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Diane Limon v. Michael J. Astrue


June 8, 2011


The opinion of the court was delivered by: Stephen J. Hillman United States Magistrate Judge


This matter is before the Court for review of the decision by the Commissioner of Social Security denying plaintiff's application for Supplemental Security Income ("SSI") under Title XVI of the Social Security Act. Pursuant to 28 U.S.C. § 636(c), the parties have consented that the case may be handled by the undersigned. The action arises under 42 U.S.C. § 405(g), which authorizes the court to enter judgment upon the pleadings and transcript of record before the Commissioner. Plaintiff and defendant have filed their pleadings (Plaintiff's Brief with Points and Authorities in Support of Remand or Reversal ["Plaintiff's Brief"]; Defendant's Brief with Points and Authorities in Opposition to Plaintiff's Request for Remand or Reversal ["Defendant's Brief"], and defendant has filed the certified transcript of record. After reviewing the matter, the Court concludes that the decision of the Commissioner should be affirmed.

On November 29, 2007, plaintiff protectively filed an application for supplemental security income, alleging disability beginning May 1, 2002, due to a herniated lumbar disk in the lower back, anemia, and high blood pressure. (Administrative Record ["AR"] 103-09). The claim was initially denied on February 26, 2008 and again upon reconsideration on April 24, 2008. Id. On November 6, 2009, the ALJ determined that the plaintiff was severely impaired by a herniated lumbar disk and obesity but was not disabled within the meaning of the Social Security Act. Id. Following the Appeals Council's denial of plaintiff's request for review of the hearing decision (AR 1-3), plaintiff filed an action in this court.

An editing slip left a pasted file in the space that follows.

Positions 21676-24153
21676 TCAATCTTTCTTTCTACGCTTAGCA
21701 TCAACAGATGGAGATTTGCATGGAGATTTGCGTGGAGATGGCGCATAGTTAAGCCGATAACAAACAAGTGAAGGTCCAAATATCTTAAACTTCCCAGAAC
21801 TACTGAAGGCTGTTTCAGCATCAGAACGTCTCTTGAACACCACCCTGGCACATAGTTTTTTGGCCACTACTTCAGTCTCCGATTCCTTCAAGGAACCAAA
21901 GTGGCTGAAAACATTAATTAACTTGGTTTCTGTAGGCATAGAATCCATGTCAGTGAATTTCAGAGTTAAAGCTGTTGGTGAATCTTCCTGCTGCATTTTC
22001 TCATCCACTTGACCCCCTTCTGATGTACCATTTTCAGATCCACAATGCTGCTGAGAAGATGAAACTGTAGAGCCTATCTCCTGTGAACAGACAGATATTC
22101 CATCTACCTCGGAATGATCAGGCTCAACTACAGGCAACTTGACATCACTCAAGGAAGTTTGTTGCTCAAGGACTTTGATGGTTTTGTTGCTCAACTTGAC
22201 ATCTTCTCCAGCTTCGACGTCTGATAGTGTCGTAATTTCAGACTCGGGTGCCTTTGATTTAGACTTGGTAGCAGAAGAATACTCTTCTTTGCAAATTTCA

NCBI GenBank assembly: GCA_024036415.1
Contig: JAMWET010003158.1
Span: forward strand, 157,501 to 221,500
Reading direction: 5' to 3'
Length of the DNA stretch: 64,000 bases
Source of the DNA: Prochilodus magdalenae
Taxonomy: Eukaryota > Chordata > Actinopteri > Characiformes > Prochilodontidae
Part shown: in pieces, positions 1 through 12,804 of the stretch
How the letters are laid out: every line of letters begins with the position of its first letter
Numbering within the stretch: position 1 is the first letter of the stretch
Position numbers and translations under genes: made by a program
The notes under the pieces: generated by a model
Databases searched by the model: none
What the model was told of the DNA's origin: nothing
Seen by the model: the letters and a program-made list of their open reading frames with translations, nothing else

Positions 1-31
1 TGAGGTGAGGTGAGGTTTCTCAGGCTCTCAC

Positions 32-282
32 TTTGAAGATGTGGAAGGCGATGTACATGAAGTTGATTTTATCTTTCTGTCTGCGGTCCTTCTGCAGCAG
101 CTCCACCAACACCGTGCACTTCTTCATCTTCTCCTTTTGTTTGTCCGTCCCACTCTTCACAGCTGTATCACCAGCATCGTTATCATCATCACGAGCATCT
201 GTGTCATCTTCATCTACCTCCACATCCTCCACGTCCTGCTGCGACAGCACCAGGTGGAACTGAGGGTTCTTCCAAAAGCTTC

Plaintiff makes two challenges to the ALJ's decision denying benefits. Plaintiff alleges that the ALJ erred in (1) improperly relying on the opinion of the vocational expert ("VE") regarding the number of jobs available to plaintiff in the national economy; and (2) rejecting the testimony of plaintiff's treating physician. For the reasons discussed below, the Court concludes that the decision of the Commissioner should be affirmed.